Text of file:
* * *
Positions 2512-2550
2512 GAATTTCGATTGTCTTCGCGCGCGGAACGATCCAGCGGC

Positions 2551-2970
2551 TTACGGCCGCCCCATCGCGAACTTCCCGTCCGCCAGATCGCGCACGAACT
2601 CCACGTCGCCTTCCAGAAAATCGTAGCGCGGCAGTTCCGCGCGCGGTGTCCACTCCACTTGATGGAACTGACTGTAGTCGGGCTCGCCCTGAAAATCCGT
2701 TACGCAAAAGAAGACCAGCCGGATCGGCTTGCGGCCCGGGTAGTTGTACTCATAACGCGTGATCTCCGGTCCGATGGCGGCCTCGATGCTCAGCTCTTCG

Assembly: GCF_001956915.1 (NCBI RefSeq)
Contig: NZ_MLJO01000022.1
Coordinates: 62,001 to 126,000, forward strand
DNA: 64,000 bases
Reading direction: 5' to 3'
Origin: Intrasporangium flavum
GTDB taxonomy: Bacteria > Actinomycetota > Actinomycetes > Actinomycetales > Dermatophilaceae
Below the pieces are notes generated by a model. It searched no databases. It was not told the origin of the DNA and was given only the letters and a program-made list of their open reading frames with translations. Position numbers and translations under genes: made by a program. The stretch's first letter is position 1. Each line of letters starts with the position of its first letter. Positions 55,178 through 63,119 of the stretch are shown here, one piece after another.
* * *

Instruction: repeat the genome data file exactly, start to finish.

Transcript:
Positions 2512-2550
2512 GAATTTCGATTGTCTTCGCGCGCGGAACGATCCAGCGGC

Positions 2551-2970
2551 TTACGGCCGCCCCATCGCGAACTTCCCGTCCGCCAGATCGCGCACGAACT
2601 CCACGTCGCCTTCCAGAAAATCGTAGCGCGGCAGTTCCGCGCGCGGTGTCCACTCCACTTGATGGAACTGACTGTAGTCGGGCTCGCCCTGAAAATCCGT
2701 TACGCAAAAGAAGACCAGCCGGATCGGCTTGCGGCCCGGGTAGTTGTACTCATAACGCGTGATCTCCGGTCCGATGGCGGCCTCGATGCTCAGCTCTTCG

Assembly: GCF_001956915.1 (NCBI RefSeq)
Contig: NZ_MLJO01000022.1
Coordinates: 62,001 to 126,000, forward strand
DNA: 64,000 bases
Reading direction: 5' to 3'
Origin: Intrasporangium flavum
GTDB taxonomy: Bacteria > Actinomycetota > Actinomycetes > Actinomycetales > Dermatophilaceae
Below the pieces are notes generated by a model. It searched no databases. It was not told the origin of the DNA and was given only the letters and a program-made list of their open reading frames with translations. Position numbers and translations under genes: made by a program. The stretch's first letter is position 1. Each line of letters starts with the position of its first letter. Positions 55,178 through 63,119 of the stretch are shown here, one piece after another.